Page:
The governor said as many as 40 people in the area needed to be rescued.
Back in New Orleans, the storm canceled remembrance ceremonies for those killed by Katrina. Since that catastrophe, the city’s levee system has been bolstered by $14 billion in federal repairs and improvements. The bigger, stronger levees were tested for the first time by Hurricane Gustav in 2008.
Army Corps of Engineers spokeswoman Rachel Rodi said the flood-control measures were working "as intended" during Isaac.
"We don’t see any issues with the hurricane system at this point," she said.
Isaac came ashore late Tuesday as a Category 1 hurricane, with 80 mph winds near the mouth of the Mississippi River. It drove a wall of water nearly 11 feet high inland.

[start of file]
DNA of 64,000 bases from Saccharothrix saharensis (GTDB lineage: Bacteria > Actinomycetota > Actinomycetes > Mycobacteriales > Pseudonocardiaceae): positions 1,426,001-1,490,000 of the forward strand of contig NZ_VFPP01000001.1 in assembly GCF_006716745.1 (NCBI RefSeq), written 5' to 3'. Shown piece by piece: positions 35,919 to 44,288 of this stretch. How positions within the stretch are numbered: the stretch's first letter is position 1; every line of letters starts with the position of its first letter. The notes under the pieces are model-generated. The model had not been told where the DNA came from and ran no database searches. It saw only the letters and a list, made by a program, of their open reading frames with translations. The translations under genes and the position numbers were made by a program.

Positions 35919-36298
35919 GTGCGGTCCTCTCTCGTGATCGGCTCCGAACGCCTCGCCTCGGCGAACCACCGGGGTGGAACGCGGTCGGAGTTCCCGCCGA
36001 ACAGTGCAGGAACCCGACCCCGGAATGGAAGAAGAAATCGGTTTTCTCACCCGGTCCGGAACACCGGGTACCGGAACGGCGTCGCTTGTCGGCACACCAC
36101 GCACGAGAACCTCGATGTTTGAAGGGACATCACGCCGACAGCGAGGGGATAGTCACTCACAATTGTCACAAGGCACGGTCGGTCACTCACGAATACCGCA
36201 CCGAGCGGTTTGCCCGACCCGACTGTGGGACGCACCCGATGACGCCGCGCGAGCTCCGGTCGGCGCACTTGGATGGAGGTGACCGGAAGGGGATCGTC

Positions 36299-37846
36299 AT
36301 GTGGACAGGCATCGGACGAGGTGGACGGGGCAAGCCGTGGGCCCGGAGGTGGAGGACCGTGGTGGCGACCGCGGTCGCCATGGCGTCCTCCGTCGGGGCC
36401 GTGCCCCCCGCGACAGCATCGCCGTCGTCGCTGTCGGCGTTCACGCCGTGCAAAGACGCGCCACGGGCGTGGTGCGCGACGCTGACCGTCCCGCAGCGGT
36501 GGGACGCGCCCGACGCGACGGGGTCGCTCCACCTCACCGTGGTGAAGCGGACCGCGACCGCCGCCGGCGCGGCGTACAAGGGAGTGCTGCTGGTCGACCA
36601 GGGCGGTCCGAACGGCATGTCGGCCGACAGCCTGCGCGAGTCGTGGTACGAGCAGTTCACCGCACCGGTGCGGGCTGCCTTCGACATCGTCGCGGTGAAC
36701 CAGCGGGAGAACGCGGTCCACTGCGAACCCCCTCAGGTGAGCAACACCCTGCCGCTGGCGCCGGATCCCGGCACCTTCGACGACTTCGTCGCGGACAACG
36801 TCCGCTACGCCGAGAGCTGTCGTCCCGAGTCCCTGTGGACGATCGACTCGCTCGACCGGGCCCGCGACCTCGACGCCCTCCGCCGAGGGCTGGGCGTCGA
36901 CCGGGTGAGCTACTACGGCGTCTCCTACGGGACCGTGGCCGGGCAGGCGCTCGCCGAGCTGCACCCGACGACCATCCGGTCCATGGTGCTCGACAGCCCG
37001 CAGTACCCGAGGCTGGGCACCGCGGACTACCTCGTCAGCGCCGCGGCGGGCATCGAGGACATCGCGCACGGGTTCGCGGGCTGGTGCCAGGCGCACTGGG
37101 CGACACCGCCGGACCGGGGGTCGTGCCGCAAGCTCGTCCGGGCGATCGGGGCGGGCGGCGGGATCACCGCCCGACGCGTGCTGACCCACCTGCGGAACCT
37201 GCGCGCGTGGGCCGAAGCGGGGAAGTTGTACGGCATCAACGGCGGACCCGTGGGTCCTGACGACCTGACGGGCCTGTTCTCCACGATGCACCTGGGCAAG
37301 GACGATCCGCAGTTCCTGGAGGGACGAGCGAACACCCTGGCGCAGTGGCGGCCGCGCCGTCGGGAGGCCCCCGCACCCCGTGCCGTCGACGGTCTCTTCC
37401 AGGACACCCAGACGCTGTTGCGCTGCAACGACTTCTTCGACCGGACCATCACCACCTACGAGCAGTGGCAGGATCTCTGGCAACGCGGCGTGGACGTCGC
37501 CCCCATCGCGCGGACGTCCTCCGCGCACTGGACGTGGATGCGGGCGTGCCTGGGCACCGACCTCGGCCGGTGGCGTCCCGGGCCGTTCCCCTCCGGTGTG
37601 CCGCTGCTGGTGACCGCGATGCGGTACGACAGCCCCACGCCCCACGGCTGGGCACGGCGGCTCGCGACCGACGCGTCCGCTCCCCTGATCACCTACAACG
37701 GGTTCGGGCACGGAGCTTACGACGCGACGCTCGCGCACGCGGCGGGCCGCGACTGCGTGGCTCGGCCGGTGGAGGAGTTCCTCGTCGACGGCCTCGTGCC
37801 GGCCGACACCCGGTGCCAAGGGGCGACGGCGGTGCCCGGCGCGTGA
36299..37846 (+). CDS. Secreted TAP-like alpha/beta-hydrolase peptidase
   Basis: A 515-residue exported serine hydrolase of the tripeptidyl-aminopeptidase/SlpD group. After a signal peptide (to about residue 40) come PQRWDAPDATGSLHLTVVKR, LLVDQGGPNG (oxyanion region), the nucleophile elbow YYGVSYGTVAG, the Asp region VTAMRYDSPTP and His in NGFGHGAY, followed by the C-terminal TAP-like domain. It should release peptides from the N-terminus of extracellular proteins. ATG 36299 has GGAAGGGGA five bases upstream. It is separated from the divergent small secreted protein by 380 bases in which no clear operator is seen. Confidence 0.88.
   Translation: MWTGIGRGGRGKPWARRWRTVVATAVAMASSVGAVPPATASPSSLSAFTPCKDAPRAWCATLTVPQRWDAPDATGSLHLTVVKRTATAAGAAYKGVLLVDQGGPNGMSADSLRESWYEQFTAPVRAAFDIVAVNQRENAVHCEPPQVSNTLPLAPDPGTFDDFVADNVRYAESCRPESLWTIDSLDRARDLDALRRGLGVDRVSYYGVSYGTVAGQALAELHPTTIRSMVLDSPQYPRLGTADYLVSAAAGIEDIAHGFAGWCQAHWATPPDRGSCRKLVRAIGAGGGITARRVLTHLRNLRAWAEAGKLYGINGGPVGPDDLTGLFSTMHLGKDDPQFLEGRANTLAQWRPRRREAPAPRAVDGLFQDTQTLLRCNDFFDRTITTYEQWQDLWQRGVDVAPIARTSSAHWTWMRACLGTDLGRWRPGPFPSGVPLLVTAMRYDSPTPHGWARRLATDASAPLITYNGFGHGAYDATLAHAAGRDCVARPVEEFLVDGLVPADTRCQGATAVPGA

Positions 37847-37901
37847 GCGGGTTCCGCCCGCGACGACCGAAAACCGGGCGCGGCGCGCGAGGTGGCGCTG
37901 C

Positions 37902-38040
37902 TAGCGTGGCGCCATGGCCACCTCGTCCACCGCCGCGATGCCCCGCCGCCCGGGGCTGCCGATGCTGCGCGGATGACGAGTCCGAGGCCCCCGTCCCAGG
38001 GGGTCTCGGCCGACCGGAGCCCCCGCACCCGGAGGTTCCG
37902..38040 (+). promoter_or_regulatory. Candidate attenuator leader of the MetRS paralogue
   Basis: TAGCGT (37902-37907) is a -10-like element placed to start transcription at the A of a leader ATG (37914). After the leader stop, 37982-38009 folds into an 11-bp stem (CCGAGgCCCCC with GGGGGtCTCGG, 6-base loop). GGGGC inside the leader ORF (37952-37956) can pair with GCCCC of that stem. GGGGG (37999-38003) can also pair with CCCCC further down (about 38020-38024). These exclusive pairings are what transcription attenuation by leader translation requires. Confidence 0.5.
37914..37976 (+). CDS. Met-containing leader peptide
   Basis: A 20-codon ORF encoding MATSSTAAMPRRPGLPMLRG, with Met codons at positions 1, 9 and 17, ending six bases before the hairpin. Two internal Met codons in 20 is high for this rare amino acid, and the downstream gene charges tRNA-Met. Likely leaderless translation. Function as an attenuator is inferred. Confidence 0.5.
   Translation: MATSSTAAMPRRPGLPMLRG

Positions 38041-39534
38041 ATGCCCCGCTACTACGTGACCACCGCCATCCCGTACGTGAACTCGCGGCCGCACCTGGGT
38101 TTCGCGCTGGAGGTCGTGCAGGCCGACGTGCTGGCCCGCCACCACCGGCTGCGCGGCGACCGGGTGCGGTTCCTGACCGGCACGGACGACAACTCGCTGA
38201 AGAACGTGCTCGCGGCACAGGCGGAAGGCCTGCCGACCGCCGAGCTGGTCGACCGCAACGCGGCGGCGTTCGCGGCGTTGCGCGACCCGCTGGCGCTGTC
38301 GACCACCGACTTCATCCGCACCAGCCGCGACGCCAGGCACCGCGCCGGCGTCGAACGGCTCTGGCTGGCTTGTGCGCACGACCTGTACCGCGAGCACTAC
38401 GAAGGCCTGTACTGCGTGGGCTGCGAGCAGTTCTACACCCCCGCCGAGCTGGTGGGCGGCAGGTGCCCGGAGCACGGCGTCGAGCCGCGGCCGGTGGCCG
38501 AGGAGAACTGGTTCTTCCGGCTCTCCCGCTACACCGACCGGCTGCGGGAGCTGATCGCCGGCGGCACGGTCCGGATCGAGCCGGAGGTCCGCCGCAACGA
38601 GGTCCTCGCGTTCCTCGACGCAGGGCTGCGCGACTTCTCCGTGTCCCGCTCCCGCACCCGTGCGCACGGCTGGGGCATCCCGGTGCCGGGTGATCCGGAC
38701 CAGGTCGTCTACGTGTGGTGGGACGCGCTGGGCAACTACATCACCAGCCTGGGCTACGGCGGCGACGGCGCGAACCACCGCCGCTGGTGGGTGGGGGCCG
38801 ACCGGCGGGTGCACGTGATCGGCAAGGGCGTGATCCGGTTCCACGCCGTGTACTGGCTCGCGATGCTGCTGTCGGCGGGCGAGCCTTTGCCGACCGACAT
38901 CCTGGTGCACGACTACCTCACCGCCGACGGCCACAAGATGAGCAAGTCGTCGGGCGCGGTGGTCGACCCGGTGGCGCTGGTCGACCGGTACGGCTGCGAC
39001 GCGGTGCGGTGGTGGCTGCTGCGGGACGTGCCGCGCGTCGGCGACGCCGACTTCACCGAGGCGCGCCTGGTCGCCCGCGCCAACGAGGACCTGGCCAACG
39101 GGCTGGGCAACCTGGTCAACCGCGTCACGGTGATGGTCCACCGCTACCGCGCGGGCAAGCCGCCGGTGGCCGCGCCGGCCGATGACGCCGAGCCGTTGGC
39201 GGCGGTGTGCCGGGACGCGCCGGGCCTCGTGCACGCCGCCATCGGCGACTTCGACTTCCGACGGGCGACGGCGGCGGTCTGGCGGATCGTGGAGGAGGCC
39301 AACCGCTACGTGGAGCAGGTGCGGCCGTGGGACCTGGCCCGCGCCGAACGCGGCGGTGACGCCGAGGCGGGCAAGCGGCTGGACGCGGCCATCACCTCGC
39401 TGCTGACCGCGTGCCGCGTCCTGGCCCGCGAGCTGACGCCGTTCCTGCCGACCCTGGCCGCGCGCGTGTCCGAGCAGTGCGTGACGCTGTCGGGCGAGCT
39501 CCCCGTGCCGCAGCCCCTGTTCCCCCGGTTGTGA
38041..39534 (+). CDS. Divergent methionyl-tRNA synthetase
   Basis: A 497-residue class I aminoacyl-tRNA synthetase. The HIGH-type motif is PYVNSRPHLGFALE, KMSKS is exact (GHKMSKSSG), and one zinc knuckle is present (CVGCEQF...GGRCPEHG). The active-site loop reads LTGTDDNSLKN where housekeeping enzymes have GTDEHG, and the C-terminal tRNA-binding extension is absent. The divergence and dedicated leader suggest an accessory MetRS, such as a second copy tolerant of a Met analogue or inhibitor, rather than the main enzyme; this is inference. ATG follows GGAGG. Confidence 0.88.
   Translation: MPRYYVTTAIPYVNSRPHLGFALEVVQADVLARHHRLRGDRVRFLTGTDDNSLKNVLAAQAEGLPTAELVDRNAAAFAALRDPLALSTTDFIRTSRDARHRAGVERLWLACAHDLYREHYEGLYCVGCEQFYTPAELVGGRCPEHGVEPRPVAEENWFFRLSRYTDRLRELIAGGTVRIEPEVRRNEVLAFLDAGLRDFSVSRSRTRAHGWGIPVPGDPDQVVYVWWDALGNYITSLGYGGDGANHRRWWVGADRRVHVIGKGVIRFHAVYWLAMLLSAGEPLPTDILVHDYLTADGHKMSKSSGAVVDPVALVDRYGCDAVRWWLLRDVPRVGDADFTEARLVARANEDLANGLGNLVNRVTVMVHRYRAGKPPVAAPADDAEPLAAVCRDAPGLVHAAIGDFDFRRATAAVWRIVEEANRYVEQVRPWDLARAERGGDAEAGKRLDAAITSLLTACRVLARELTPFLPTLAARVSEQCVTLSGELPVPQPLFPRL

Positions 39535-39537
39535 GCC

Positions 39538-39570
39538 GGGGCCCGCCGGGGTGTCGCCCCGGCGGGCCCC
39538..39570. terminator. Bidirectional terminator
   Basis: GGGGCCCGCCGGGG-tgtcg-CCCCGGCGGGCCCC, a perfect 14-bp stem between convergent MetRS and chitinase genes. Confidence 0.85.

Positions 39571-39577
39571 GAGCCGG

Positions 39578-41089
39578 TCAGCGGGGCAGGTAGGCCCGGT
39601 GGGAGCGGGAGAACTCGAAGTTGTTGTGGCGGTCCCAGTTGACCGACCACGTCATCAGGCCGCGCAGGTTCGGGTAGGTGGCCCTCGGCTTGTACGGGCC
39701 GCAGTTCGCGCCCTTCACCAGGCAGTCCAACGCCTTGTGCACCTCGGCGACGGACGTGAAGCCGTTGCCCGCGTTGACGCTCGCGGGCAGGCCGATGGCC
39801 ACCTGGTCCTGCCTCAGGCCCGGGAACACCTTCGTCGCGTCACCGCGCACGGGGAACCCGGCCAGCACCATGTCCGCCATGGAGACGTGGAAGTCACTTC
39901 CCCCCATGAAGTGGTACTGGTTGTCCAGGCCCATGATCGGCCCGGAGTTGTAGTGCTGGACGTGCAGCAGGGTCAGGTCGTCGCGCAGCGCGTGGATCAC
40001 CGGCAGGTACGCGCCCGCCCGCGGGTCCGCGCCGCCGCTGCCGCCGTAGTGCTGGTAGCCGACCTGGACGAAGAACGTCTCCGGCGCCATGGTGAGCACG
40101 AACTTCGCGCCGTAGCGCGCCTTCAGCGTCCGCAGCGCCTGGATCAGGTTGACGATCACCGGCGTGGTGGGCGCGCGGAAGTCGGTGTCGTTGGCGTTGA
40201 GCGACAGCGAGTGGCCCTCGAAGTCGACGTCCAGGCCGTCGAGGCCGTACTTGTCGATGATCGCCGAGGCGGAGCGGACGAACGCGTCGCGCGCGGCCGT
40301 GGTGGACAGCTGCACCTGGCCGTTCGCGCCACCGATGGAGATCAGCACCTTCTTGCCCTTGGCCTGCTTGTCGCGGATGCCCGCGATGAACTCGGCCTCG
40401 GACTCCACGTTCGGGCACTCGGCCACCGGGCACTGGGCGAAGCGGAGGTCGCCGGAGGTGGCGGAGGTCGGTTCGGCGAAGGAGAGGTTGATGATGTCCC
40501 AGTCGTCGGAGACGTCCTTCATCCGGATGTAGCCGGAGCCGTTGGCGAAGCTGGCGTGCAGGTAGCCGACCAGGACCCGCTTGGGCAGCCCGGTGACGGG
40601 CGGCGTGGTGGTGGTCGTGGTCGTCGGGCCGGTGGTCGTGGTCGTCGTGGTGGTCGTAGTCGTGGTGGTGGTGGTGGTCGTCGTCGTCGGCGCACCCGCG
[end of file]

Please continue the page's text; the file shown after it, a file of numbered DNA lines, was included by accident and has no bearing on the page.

In Vermilion Parish, a 36-year-old man died after falling 18 feet from a tree while helping friends move a vehicle ahead of the storm. Deputies did not know why he climbed the tree.
The storm stalled for several hours before resuming a slow trek inland, and forecasters said that was in keeping with its erratic history. The slow motion over land means Isaac could be a major soaker, dumping up to 20 inches of rain in some areas. But every system is different.
"It’s totally up to the storm," said Ken Graham, chief meteorologist at the National Weather Service in Slidell, La.
Slashing rain and wind gusts up to 100 mph buffeted New Orleans skyscrapers.
In the French Quarter near Bourbon Street, Jimmy Maiuri was shooting video from outside his second-floor apartment. Maiuri, who fled from Katrina at the last minute, stayed behind this time with no regrets. He was amazed at the storm’s timing.